People and organizations resist change in different ways. Harvard University professors Robert Kegan and Lisa Laskow Lahey have analyzed the sources of resistance and explained the methods to overcome them in their book “Immunity to Change: How to Overcome It and Unlock the Potential in Yourself and Your Organization.”
Kegan and Lahey start the book by referring to a recent study which showed that when doctors told heart patients they would die if they didn’t change their habits, only one in seven patients was able to follow the changes successfully.
The authors make an interesting analysis of mental development, of which they say there are three phases. The first phase is the socialized mind. Even though the word “socialize” has become popular recently, in this book it has a negative meaning. When one is trying to become a part of a group the person tries to take on the characteristics of the group. This person tries to be a team player, a faithful follower — he tries to align. For instance, if the person is trying to join a group, instead of making his own personal decisions, he adapts his thinking to the group. For example, many drivers swear in traffic: When a polite person sits in the driver’s seat, he becomes a rude person in traffic. Without being aware of it, the person has socialized his mind.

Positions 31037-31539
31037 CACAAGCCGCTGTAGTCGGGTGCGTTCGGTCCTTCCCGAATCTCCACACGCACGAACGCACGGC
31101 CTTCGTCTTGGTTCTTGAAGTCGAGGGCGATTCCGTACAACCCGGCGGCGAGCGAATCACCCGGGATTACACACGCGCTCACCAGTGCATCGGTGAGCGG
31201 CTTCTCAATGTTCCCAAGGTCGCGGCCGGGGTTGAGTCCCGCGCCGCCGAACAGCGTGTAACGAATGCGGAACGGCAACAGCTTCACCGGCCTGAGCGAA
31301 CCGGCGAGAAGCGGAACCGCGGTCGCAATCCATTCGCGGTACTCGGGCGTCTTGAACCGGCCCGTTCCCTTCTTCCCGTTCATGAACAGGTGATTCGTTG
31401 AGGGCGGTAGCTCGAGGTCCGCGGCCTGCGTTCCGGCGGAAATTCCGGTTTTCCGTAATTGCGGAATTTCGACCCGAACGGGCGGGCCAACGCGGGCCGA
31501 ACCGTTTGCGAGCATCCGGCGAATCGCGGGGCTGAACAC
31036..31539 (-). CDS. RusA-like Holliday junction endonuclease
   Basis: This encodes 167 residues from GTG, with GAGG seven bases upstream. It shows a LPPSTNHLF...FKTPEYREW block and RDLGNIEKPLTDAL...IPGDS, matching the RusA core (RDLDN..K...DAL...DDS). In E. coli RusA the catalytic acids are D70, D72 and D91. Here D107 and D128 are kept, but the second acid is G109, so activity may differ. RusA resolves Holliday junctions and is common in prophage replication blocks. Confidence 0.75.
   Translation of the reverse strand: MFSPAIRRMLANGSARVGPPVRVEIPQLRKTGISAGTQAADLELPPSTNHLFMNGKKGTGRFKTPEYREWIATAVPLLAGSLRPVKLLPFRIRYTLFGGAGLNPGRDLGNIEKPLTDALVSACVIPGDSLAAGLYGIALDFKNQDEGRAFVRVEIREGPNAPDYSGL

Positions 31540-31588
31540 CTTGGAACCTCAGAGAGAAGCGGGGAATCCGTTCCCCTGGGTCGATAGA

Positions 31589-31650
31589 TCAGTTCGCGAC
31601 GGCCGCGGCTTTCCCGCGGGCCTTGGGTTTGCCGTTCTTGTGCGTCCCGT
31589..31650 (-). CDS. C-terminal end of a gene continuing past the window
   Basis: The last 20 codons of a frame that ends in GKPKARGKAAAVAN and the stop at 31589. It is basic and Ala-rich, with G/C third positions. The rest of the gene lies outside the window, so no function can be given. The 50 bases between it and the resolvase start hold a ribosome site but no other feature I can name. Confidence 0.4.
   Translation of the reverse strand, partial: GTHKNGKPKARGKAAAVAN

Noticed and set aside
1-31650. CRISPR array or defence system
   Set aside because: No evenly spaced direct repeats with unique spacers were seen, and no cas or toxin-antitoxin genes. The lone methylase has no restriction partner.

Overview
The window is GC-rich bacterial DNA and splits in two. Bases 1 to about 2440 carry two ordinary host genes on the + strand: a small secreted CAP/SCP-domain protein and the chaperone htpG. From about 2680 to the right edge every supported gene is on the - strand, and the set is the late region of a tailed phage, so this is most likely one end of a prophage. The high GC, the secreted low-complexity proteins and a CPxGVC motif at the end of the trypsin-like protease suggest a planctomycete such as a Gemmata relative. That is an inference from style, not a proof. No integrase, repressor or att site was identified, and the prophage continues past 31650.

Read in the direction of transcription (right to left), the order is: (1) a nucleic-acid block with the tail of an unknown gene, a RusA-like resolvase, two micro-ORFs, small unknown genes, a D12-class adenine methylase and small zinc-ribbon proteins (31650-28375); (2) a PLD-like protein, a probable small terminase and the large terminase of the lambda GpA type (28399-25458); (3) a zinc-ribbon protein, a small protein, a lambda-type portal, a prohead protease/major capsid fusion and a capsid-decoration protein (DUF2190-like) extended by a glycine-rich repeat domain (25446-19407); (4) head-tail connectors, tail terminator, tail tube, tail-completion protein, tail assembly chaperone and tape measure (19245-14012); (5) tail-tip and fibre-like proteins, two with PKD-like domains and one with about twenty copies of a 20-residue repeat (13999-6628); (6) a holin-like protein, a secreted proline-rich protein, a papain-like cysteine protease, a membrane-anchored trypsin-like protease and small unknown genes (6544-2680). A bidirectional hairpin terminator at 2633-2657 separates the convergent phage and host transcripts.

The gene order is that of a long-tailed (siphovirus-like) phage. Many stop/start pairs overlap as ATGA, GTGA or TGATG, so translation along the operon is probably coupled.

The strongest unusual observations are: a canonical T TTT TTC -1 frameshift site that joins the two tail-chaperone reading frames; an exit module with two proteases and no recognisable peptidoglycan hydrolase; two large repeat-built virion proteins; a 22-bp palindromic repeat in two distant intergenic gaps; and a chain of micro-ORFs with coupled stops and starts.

The second phase is the self-authoring mind. This phase looks more individualistic, and it is. In this phase the person becomes a leader and sets his own agenda and solves problems independently. He has his own point of view, instead of aligning with others he expects others to align with him. A typical autocratic leader might be a good example of this mental development phase.
The third and the last mental development phase is the self-transforming mind. In this phase, the person goes beyond the ordinary lines of leadership and discovers that developing and mentoring others is more important than their obedience. The leader in this phase gives a compass to followers instead of orders. The most important characteristic of this phase is multi-framing. Many people spend their lives as if there is only one truth. It is right to advocate your own opinion; what is wrong is to assume that your thoughts and opinions are always true. In the third phase of mental development, even at times when it may appear to be contradictory, the person embraces different thoughts and approaches.
The authors further explain that everybody with immunity to change has two types of commitment: visible commitment and hidden commitment. Visible commitment is what we express as our commitment, while the hidden commitment is our inner desires and our assumptions that support these desires. The third element is the behavior that is working against the change. The authors define this as doing, or sometimes not doing, something. The simplest example to illustrate this theory is weight loss. The visible commitment of somebody is to lose weight. The behavior requiring change is overeating or eating when the person isn’t hungry. If the person wants to lose weight, why does he behave in the opposite way? Because there is a hidden commitment. The person may want to be full of energy, may believe that eating is fun or doesn’t give value to being physically attractive.
The authors argue that people cannot change because of their hidden commitments: If we can think and talk about our hidden commitments and supporting assumptions then, we can keep up with our visible commitments. 19 December 2010